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Discussion Starter · #30 ·
DO NOT under any circumstances (except dire emergencies) use compression fittings on brake lines. Period. Use only proper double flair connections.
Yea, that's where the rear brake problem started was that kind of fitting. I want to be able to get in and not "what if" myself to death before taking a drive, so they'll all be solid runs.

I'm just disappointed I didn't try this to at least drive her around the yard and stuff a bit more... lol! (this is just a random internet picture. not my cars!)
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That's a limp it home hack if I've ever seen one, or maybe to do burnouts.
 

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Discussion Starter · #34 ·
But I'm also waiting for an excuse to buy a good quality flaring kit.....
The one I got was pretty cheap at Advanced Auto. It's almost certainly crap, but flaring isn't a new concept to me, so I'm sure I can get something decent out of it. The flares I've done for mini splits, I test with nitrogen around 200 PSI and then pull a vacuum as low as my pump can go (usually 50-70 microns)

Anyway, I haven't tried it, but if I think it's decent, I'll post a part/item/whatever number.
 

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Discussion Starter · #36 ·
So you’re in HVAC also?
Hmm... Let's just say "jack of all trades, master of just a few..." and I'll know if Bonnie's AC is leak proof soon enough.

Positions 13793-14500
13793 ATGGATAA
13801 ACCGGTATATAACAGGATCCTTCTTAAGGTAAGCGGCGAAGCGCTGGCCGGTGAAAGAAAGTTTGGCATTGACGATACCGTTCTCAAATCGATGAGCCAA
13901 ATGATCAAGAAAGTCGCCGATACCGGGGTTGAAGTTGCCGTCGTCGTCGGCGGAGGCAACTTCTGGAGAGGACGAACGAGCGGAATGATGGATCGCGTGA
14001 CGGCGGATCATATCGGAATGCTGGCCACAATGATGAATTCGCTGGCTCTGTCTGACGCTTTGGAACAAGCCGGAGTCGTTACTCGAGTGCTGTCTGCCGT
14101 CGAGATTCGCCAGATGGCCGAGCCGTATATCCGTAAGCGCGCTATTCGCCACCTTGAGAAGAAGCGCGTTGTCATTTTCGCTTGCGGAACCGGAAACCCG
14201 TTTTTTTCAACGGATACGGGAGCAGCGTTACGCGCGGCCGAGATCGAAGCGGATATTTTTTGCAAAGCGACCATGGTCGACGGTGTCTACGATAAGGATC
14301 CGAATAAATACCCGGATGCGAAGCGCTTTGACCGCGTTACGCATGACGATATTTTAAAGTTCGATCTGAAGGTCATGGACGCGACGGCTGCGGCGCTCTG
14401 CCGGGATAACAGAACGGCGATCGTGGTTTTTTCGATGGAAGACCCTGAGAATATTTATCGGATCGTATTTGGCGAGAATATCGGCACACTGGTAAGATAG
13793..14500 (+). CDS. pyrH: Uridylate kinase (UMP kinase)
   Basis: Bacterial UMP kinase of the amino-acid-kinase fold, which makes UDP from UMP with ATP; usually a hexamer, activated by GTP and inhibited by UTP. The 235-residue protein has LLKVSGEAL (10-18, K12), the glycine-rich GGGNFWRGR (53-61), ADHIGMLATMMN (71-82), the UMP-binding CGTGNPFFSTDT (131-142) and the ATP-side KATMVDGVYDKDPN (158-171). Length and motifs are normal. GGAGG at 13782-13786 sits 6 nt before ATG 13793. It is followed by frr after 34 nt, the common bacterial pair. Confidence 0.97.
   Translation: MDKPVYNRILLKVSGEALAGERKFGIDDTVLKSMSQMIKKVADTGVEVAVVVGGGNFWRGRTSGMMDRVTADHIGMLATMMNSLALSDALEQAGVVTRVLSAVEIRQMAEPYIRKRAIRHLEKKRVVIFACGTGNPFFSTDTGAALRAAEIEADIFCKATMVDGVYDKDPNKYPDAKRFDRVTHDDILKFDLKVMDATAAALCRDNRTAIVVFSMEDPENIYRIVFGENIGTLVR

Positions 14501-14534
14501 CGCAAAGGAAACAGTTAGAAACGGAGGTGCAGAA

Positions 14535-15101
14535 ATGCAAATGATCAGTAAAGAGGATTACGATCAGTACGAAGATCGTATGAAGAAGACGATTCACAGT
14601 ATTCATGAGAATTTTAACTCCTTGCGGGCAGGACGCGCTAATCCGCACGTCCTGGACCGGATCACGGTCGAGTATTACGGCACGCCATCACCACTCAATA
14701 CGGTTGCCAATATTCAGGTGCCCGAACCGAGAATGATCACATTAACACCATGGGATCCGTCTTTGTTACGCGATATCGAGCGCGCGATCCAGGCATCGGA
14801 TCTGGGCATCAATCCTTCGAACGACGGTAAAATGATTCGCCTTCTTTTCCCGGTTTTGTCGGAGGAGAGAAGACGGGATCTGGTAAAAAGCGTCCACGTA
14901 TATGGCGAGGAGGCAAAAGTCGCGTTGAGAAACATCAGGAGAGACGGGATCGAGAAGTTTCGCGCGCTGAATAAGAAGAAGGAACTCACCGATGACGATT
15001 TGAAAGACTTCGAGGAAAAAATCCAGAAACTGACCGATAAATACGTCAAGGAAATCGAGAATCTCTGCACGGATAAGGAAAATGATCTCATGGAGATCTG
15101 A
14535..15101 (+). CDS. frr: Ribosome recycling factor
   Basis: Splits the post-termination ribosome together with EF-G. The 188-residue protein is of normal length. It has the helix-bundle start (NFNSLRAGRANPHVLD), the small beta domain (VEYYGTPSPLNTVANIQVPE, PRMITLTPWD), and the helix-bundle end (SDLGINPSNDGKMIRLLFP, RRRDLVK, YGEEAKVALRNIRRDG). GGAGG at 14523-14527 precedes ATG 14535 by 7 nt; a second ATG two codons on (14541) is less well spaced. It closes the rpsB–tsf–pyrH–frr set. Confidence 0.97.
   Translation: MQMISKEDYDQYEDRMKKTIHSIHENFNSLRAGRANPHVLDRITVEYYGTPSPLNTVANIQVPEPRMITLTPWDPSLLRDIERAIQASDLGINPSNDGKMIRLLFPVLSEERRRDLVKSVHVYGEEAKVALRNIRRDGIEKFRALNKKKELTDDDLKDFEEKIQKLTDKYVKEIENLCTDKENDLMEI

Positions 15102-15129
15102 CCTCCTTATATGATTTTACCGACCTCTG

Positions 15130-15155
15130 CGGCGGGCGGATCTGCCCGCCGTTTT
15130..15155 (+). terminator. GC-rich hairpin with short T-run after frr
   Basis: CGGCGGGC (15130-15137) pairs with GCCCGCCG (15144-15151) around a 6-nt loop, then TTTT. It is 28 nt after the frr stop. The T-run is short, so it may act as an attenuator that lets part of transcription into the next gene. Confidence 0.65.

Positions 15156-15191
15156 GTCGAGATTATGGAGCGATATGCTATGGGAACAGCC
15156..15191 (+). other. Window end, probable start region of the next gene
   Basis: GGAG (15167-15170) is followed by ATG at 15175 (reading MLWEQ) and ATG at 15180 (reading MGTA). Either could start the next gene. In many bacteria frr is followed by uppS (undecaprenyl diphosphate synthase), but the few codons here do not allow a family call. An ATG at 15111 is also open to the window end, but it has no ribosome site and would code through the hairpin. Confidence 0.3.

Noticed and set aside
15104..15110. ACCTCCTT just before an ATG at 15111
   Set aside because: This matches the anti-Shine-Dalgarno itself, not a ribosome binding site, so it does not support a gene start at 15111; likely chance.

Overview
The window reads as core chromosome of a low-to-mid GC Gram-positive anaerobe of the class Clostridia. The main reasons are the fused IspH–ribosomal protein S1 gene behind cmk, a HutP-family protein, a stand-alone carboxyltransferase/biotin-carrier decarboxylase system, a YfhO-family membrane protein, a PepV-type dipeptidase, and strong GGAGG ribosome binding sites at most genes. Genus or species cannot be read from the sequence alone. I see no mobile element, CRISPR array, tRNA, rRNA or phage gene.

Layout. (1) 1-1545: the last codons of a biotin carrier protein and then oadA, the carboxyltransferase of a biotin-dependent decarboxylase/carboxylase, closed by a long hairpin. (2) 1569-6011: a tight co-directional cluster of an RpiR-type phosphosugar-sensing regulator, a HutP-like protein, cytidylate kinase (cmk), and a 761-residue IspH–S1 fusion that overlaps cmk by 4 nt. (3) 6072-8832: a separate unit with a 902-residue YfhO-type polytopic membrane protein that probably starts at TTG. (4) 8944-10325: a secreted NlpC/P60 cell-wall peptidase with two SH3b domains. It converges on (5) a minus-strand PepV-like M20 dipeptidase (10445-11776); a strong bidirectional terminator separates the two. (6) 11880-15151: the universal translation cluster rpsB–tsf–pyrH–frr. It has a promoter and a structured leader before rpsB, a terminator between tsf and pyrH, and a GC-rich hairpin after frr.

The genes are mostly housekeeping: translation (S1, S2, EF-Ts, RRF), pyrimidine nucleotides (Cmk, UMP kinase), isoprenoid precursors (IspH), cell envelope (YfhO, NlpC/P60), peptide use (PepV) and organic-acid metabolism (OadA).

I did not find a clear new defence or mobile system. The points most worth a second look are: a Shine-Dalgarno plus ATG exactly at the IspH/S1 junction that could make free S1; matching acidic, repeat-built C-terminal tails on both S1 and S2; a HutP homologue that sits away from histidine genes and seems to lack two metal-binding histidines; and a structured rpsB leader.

Mini splits and simple central units aren't rocket science. I look at it like, if you know basic plumbing and electrical work, you're about 1/2 the way there already, and a lot of the rest is common sense. The "DIY" mini's anyway have a lot of bad information on the U tube. You really need to pressure test with nitrogen and vacuum the lines. I saw one guy splice a plug on a 120 volt unit, not shorten the lines to the right size, and worst of all, not even vacuum the lines at least. Poor compressor and awful information for others considering installing one.

I mean, if it was your own, wouldn't you want to test the crap out of it? :D
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Discussion Starter · #38 ·
We've already got the same taste in vans I was starting to think I'd found a long lost brother, or maybe doppelganger!
Well, you know what someone said... great minds think alike... but I doubt he knew of lemmings.... jk

I reckon most people can honestly say they've loved riding in or owning one of these at some point. I loved my 95 T&C because of how unbelievably comfortable it was driving that thing. One of the end goals with Bonnie is to kind of reinvent that, and have a comfortable, reliable van that I love to own and drive.

I mean, let's face it... usually vans are exceptionally boring, in general. So enjoying driving them comes with the bonus of always having all your stuff with you too :D
 

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Discussion Starter · #40 ·
Vans are only as boring as their driver ;)
Haha, you called it... I'm rather boring :D

Anyway, a little research this morning came up with some possible candidates for replacement U bolts. I reckon I just have to throw money at something and try it to know for sure. I'll try the local Napa first though.

5U-1209S 1/2 X 2-1/2 X 4-3/4S 12 Square U-bolt with nuts and washers (1 U-bolt with nuts and washers)

5U-1208S 1/2 X 2-1/2 X 3-3/4S 10 Square U-bolt with nuts and washers (1 U-bolt with nuts and washers)

Anyone have any opinions on these, though?